Aoife O’Leary McNeice (@aolmcn)

On January 13 2021 the Irish Taoiseach Michéal Martin made a public apology to the survivors of mother and baby homes. ‘It is the duty of a republic’ he said, ‘to accept parts of our history which are deeply uncomfortable’. Martin’s predecessors made similar apologies. In May 1999, then Taoiseach Bertie Ahern apologised to victims of Industrial Schools, offering ‘a sincere and long overdue apology…for our collective failure to intervene’. In February 2013, Enda Kenny apologised to victims of Magdalen Laundries; ‘I, as Taoiseach, on behalf of the State, the government, and our citizens deeply regret and apologise unreservedly to all those women for the hurt that was done to them’. However, for many, these institutions are not simply a thing of the past; their legacy, and the actions of the current government, continue to impact negatively on the lives of survivors.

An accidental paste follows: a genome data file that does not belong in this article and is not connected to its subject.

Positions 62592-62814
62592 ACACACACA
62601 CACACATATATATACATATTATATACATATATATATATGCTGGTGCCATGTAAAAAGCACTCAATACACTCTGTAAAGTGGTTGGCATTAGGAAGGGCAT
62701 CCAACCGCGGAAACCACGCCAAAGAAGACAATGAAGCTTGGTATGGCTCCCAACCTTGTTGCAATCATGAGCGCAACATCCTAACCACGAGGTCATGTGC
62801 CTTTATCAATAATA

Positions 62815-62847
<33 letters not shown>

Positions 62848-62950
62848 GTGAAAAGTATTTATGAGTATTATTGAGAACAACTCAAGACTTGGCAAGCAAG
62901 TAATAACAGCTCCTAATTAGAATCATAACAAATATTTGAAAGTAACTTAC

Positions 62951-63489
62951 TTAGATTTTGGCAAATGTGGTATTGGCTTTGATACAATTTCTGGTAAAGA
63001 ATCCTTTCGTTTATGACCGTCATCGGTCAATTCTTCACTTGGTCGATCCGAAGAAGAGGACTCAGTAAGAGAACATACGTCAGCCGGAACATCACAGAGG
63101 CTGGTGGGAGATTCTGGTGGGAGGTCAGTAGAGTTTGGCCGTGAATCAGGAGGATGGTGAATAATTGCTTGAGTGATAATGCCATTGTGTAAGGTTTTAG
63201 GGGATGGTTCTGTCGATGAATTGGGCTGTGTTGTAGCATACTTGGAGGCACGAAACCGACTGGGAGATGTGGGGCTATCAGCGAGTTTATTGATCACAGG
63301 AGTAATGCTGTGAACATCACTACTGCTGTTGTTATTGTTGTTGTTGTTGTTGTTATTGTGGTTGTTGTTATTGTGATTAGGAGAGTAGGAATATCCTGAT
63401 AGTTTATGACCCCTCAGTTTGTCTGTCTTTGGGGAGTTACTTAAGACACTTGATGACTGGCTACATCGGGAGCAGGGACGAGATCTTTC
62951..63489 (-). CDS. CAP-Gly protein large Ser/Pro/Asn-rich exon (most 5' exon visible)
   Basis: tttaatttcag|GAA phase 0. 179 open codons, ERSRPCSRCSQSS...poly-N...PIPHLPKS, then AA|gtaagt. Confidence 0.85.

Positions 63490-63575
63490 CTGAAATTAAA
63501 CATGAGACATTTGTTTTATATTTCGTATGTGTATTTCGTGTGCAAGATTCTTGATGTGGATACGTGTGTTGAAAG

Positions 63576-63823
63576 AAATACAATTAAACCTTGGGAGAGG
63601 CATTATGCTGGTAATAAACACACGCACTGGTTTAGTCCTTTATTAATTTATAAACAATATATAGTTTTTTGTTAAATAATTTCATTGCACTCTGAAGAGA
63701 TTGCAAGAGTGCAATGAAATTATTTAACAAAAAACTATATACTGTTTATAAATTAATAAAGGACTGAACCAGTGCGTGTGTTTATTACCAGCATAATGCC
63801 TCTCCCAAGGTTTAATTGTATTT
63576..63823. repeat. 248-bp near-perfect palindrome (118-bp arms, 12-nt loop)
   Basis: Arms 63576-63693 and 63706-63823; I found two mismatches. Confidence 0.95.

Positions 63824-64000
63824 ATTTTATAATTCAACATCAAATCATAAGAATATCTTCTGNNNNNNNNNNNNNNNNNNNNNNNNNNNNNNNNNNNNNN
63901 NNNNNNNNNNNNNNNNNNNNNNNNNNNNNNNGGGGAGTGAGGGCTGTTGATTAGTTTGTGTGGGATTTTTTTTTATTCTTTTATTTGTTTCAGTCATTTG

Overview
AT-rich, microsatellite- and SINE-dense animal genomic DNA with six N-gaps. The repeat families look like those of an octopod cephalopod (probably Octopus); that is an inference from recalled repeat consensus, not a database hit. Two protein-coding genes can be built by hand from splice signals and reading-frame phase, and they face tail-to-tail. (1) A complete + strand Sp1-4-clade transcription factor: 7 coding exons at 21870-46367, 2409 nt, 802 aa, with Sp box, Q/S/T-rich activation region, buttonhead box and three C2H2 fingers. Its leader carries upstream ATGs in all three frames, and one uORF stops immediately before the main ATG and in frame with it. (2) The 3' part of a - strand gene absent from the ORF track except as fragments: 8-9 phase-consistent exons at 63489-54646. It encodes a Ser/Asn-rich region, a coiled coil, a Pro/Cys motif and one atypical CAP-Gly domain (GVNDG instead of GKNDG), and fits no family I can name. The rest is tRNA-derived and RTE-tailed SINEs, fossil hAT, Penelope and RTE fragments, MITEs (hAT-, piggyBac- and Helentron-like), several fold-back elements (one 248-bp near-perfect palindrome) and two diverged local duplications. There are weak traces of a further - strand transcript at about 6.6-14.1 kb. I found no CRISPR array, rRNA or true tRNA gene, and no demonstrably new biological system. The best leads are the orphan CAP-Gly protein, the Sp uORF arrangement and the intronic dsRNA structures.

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“#Thank a Black Woman”: The Legacy of African-American Women in U.S. Politics

By Tionne Paris

In August 2020, commentator Jorge Guarjardo tweeted that “Black women will save the United States”.[1] Whilst this statement was complimentary of black women’s ability to enact change, it highlights the unfair burden black women have been asked to shoulder throughout history. The American public vastly underestimate the political impact black women have had for centuries, despite the fact that political pundits credit the results of the 2020 Presidential election and the 2020 Georgia run-off elections as largely due to the efforts of black women. Although Rosa Parks is often heralded as an obvious example, black women have consistently led the charge for societal change. 

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14. The Petition and Pardon of Elizabeth Wright

By Emily Rhodes (@elrhodes96)